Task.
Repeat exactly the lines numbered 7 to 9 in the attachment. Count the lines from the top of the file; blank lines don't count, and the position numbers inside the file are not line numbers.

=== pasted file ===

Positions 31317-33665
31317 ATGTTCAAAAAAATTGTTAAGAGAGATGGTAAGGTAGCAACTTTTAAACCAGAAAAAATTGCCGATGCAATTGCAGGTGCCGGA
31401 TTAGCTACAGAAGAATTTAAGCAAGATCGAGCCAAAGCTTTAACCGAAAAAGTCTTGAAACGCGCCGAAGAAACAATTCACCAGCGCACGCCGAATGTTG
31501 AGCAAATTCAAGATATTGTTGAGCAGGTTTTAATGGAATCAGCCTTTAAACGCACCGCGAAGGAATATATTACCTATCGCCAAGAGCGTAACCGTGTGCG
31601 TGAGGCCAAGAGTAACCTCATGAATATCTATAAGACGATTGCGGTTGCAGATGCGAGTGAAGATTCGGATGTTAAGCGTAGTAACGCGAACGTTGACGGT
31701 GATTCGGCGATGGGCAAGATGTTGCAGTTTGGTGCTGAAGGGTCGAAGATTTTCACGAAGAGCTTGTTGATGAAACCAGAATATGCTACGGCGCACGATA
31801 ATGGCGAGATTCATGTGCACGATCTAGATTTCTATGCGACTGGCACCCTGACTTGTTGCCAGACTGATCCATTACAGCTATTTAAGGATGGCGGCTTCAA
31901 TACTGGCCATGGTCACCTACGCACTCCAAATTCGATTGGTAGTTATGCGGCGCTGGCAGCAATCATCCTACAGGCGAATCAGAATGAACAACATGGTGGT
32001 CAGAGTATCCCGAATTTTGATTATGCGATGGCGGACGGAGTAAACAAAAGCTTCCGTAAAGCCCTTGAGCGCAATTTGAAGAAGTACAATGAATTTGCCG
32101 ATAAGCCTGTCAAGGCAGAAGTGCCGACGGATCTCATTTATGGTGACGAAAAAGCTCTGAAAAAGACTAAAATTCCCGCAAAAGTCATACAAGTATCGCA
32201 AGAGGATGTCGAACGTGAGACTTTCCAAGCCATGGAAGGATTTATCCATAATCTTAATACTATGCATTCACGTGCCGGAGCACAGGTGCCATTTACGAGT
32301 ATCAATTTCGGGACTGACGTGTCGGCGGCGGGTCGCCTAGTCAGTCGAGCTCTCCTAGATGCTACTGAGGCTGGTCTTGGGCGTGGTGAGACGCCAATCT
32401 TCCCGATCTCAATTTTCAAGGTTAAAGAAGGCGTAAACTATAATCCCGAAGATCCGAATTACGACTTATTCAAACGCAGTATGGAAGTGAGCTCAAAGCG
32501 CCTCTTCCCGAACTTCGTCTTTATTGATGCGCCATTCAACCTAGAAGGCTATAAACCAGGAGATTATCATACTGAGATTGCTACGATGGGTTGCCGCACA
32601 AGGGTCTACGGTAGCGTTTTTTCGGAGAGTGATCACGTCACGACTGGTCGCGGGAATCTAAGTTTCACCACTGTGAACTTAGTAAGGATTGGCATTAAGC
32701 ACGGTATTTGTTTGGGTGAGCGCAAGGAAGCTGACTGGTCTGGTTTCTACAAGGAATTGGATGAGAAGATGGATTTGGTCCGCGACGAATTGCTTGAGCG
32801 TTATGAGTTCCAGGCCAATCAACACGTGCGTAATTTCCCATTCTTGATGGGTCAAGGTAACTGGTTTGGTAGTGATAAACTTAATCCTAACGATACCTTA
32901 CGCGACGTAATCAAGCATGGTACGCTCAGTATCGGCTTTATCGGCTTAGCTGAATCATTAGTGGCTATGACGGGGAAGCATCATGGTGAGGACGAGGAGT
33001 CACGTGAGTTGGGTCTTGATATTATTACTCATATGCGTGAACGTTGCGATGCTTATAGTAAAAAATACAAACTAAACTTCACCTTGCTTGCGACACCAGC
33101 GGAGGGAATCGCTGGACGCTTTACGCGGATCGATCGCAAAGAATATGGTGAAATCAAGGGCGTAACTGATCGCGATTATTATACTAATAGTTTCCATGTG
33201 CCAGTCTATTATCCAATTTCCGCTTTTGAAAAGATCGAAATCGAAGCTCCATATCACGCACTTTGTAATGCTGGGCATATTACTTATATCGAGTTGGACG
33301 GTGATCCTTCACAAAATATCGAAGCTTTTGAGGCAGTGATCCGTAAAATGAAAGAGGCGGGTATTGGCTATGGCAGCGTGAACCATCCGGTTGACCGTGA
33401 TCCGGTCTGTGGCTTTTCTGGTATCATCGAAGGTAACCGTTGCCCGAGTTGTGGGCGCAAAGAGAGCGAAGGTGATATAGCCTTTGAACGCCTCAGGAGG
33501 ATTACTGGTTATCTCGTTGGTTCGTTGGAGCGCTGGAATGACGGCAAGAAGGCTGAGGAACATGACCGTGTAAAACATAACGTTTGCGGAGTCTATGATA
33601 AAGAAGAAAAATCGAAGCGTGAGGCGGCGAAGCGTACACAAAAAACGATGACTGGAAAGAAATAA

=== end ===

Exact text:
31801 ATGGCGAGATTCATGTGCACGATCTAGATTTCTATGCGACTGGCACCCTGACTTGTTGCCAGACTGATCCATTACAGCTATTTAAGGATGGCGGCTTCAA
31901 TACTGGCCATGGTCACCTACGCACTCCAAATTCGATTGGTAGTTATGCGGCGCTGGCAGCAATCATCCTACAGGCGAATCAGAATGAACAACATGGTGGT
32001 CAGAGTATCCCGAATTTTGATTATGCGATGGCGGACGGAGTAAACAAAAGCTTCCGTAAAGCCCTTGAGCGCAATTTGAAGAAGTACAATGAATTTGCCG